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A Winter Forecast Based On The Gulf Stream...for 1881-82


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Posted
  • Location: Irlam
  • Location: Irlam

A correspondent writes: "The past summer has been unusually cold in the Arctic Seas to the eastward of Greenland. The Dutch Arctic exploring ship Willem Barents has been unable to approach Spitzbergen, Novaya Zemlya or even the Bear Islands, on the account of the barrier of ice which has surrounded them. Indeed, the Arctic ice has remained unbroken this summer as far south as a point only 10 miles north of Iceland. Now if anyone will refer to one of the Keith Johnston's excellent charts of ocean currents, he will find that there is a constant stream of water moving from the East Greenland coast in a southerly direction and that after following the coast of North America for a considerable distance, it becomes merged in the Gulf Stream. Every one knows that it is to the warmth of this stream that we owe the comparatively mild winters which we enjoy in this country. Manchester is the same latitude as Labrador or the Hudson Bay, at a point 900 miles north of New York, and this fact alone may help the imagination to realise how vast is the benefit which we derive from the ameliorating influence of this great ocean current. Well, it is obvious that when the waters poured into this current from the Polar regions are unusually cold and mingled with icebergs, the Gulf Stream is likely to be so much the cooler. And the thought which occurs to me is this: If the past summer has been so cold in the Arctic regions as to prevent the ice from breaking up and floating southward, the cooling effect of the Arctic current upon the Gulf Stream must have been greatly diminished. Hence we are likely to have, I infer, an unusually mild winter. Of course, when the wind is blowing from the east or north, the tempering effect of this assumed higher temperature of the Gulf Stream must be very small indeed, but it appears exceedingly probable that whenever westerly winds prevail, we shall have very mild weather, and that on the whole, the coming winter is likely to be comparatively warm. I do not profess to be an accomplished or even a very well-informed meteorologist, but the inference which I have drawn from the facts presented to my mind seems so reasonable, that I have no hestitation in seeking to make it public."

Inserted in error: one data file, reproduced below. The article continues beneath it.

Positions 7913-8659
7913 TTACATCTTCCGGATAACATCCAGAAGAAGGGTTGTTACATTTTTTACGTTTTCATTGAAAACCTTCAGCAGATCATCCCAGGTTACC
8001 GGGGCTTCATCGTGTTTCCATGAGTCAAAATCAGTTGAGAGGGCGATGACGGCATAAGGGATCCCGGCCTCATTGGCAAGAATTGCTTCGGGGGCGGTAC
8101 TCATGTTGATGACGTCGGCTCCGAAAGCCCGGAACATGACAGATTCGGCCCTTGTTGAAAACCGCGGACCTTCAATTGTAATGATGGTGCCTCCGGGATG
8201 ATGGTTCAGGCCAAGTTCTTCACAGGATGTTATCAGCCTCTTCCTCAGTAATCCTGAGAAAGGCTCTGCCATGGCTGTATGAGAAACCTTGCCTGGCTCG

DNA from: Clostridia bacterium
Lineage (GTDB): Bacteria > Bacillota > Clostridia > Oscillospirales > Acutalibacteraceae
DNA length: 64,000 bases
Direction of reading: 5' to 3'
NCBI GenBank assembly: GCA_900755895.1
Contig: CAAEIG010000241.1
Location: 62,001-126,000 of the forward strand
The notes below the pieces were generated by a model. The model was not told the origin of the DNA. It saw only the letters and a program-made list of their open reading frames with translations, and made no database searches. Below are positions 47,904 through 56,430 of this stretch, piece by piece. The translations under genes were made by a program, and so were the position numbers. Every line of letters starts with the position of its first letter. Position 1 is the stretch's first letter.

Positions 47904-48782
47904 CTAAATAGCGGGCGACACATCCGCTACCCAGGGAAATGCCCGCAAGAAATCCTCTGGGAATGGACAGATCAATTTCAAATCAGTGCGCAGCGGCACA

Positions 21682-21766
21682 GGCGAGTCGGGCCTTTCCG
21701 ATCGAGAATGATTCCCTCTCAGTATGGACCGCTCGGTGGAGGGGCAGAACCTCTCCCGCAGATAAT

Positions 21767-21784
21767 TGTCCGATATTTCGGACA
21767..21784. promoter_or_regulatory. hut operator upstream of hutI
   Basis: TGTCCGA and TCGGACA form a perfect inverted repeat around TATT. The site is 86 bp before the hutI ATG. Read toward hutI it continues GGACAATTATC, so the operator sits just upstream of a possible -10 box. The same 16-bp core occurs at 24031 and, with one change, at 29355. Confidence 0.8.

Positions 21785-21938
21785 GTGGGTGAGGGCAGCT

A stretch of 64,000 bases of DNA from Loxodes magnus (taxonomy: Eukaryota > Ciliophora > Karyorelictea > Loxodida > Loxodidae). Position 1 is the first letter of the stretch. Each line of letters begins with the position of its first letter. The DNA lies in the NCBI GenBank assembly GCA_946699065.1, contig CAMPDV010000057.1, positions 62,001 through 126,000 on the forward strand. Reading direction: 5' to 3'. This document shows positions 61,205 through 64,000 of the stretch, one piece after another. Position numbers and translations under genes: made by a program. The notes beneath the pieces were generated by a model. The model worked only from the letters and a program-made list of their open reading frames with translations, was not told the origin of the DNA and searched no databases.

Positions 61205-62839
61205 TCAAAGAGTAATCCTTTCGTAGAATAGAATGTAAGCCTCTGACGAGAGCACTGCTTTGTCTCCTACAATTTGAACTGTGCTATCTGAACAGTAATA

Manchester Guardian

The CET of winter 1881-82?

5.1

Ripley's Believe it or Not! :o

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Posted
  • Location: Rossland BC Canada
  • Location: Rossland BC Canada

It does seem to involve a different logic than most global climate forecasts, a closer ice margin would usually suggest colder weather patterns, but also, his assumption that the region he describes will be contributing less southward flowing melting ice has limited relevance since the Gulf Stream would be more influenced by trends much further west, but perhaps he assumed the case to be universal. I think he just got lucky with that one, noting also the winter of 1881-82 generally mild in eastern North America too.

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Posted
  • Location: Derbyshire Peak District. 290 mts a.s.l.
  • Weather Preferences: Anything extreme
  • Location: Derbyshire Peak District. 290 mts a.s.l.

It could also have been argued the that the large amount of arctic ice persisting throughout the summer would be responsible for a deep and early pool of very cold air to develop once the sun was on its way south, and that this pool of cold air would be likely to break south at intervals, increasing the chance of north or north easterly winds and resulting in some very cold weather.

I'd agree with Roger that he was lucky with that forecast but it's interesting to see the thought processes at work.

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